All in all, it's a really beautiful strap, and it should look amazing with Laz' SCB1

I didn't have a PVD buckle, and I'm tempted to either get Laz to order one and send it to me so I can fit it to the strap, or just sort of guess at the fit. I'd also like to have the buckle, first, before I punch the holes in the long end, so I can ensure that they're not too large for the buckle tang (or whatever you call that little metal thingy that fits in the holes.)






 

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Let me be among the first to compliment you... Nice job. Looks really good. Surely Laz is going to dig it too. Maybe one day, circumstances permitting... I'd even consider paying for one of your 'mistakes' :) that is... as long as you promised (in advance) not to screw-up too badly. :)
 

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Okay, so here's the strap, today, with the stitching finished. It needs to have the holes punched on the long strap, and the notch in the buckle end cut in, but it's mostly finished.

MISTAKES MADE (why my straps are free!)

1) Skived the WRONG side of the buckle section of the strap! D'OH! This means that Laz will have the Kangaroo side of the strap facing out on the buckle section and facing in toward his wrist on the long section. The "good news" is that the quality of the cowhide is so high, you really can't tell the difference (you can, now, 'cause I fessed up...). I wasn't paying attention, 'cause there was a Donna Summers disco tune playing on the radio, and I was getting my groove on.

2) The long section of the strap is a little bit long, at 5". It could've been 4.5", but I like my long sections a little long so they show more of the tip past the keeper. The short section is a quarter inch longer than normal, too. The "bottom line" is that this strap is someplace in the middle of "regular" and "long." :blush:

All in all, it's a really beautiful strap, and it should look amazing with Laz' SCB1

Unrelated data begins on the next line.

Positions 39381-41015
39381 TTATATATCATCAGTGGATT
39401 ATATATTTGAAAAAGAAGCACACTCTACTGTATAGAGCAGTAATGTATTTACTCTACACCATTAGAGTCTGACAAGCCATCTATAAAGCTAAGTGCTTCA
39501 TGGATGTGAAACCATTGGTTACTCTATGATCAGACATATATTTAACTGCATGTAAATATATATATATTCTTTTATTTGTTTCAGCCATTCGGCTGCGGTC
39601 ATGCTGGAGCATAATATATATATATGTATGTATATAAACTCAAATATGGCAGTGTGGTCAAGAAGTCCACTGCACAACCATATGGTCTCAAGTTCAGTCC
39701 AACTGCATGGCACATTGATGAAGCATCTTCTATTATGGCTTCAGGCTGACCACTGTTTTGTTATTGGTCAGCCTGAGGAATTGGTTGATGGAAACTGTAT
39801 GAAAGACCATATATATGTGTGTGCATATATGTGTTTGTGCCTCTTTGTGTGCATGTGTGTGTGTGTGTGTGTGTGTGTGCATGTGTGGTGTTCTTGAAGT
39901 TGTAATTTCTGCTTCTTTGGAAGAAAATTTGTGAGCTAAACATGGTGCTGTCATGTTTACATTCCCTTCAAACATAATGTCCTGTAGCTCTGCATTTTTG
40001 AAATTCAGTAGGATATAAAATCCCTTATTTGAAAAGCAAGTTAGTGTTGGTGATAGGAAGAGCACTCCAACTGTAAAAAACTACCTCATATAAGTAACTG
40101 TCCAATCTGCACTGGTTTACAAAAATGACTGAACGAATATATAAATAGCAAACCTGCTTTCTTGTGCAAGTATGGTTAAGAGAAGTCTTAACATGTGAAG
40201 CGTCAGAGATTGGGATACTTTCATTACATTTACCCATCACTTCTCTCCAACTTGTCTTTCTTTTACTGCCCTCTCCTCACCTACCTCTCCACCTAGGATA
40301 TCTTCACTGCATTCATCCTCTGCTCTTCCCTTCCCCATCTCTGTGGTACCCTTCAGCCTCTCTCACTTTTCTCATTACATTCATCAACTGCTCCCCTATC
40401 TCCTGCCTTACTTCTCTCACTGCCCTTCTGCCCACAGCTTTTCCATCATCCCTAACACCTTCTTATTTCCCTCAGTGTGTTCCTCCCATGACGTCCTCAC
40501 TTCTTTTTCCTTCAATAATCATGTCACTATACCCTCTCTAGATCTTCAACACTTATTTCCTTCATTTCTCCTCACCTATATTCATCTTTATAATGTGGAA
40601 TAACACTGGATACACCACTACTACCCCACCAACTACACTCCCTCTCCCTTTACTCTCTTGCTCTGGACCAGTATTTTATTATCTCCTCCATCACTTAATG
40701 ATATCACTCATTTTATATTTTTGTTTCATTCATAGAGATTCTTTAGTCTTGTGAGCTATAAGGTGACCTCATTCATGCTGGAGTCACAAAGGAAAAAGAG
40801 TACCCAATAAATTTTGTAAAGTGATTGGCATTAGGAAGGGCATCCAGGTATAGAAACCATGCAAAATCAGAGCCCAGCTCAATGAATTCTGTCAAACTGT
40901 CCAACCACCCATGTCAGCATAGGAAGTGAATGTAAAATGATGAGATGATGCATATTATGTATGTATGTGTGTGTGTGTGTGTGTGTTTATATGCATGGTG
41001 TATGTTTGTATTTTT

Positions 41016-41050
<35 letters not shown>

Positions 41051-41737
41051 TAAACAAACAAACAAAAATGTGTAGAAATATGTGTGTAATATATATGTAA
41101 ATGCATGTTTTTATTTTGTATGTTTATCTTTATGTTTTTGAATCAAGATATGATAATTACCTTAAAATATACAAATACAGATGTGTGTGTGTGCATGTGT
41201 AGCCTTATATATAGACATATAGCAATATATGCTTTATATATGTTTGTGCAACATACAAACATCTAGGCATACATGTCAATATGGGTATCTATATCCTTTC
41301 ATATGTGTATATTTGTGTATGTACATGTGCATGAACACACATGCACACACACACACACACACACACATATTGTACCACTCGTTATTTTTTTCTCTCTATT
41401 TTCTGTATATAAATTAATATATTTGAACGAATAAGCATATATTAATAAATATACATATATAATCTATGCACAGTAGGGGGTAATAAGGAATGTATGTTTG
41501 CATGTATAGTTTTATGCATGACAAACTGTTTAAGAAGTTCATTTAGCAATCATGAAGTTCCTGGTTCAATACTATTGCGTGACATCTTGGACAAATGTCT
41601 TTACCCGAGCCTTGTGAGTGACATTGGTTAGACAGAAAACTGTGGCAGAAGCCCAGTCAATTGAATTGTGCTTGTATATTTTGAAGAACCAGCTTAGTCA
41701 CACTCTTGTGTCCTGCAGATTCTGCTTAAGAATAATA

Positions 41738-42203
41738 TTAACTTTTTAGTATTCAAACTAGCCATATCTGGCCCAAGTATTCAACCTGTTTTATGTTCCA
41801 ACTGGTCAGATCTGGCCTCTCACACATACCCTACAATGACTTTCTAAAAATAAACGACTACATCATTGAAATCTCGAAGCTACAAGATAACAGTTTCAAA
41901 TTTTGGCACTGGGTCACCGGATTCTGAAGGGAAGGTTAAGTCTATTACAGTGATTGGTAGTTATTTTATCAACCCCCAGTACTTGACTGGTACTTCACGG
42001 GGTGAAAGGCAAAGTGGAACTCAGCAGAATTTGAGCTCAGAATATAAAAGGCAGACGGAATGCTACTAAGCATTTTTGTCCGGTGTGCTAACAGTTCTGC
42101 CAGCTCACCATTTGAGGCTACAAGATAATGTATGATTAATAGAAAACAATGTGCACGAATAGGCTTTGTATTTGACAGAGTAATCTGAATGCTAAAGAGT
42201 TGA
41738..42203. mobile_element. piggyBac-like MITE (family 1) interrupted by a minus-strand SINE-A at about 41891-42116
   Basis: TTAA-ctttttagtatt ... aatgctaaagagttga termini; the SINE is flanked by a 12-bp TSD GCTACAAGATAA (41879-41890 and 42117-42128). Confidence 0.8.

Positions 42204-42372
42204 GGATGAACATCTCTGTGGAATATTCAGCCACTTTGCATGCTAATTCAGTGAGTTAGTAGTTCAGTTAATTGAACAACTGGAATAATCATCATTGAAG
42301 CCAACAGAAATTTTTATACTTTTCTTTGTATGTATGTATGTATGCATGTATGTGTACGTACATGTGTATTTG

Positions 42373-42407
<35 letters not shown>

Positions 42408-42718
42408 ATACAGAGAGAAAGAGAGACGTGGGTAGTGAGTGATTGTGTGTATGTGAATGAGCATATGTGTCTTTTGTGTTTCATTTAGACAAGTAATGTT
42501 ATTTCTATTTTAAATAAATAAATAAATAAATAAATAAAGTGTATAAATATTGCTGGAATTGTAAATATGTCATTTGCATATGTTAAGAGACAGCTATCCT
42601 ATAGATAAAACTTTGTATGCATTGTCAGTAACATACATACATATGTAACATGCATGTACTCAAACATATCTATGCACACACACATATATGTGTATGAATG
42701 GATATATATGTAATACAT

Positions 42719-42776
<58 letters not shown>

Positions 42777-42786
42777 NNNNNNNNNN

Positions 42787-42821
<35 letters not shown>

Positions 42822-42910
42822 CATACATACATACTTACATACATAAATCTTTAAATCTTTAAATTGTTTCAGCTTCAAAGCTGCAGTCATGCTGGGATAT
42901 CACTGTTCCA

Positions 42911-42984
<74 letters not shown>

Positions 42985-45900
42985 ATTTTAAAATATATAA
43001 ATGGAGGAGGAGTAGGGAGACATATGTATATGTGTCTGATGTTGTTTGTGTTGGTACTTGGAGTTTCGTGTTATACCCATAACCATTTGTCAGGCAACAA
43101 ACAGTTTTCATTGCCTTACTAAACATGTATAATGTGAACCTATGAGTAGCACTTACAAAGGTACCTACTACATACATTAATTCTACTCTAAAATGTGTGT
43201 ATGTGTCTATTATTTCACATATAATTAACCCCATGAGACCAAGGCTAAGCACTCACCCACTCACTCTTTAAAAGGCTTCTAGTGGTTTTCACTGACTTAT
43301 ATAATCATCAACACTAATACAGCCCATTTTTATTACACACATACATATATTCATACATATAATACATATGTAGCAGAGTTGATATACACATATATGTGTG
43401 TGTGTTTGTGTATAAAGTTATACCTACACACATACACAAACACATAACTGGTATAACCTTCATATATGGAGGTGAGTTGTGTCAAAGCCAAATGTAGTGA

I didn't have a PVD buckle, and I'm tempted to either get Laz to order one and send it to me so I can fit it to the strap, or just sort of guess at the fit. I'd also like to have the buckle, first, before I punch the holes in the long end, so I can ensure that they're not too large for the buckle tang (or whatever you call that little metal thingy that fits in the holes.)







Geez Ladd!! It looks great!

Hold everything. I will mail you a buckle as soon as I get one. I can't remember, is the buckle end 22mm or 24?

It is a beauty. I know all the white stitching is going to go well with the indices on my SC B1. It can't miss.

Let me know on the buckle size. Panatime has the exact 22 & 24mm buckles I want. They are pretty quick on the draw - I can get one inside a week.

Can't tell you how much I appreciate you making this strap for me. I feel I should pay you something (and believe me folks, I have tried - we communicate via private email - he won't take a nickel or even the promise of one) so, I humbly accept your generous gift and will wear it proudly. When you're famous I'll be able to say I knew you when. And I'll have an original with evidence of a "learning curve". I'm happy it isn't "perfect". That makes it perfect for me.

Thanks Ladd, you're a gentleman and a craftsman. You get stuff done.

And the size.. My wrist are also larger than regular. I fall in that shadow area where regular is just a bit small and long is a bit too much. The powers to be were at work here.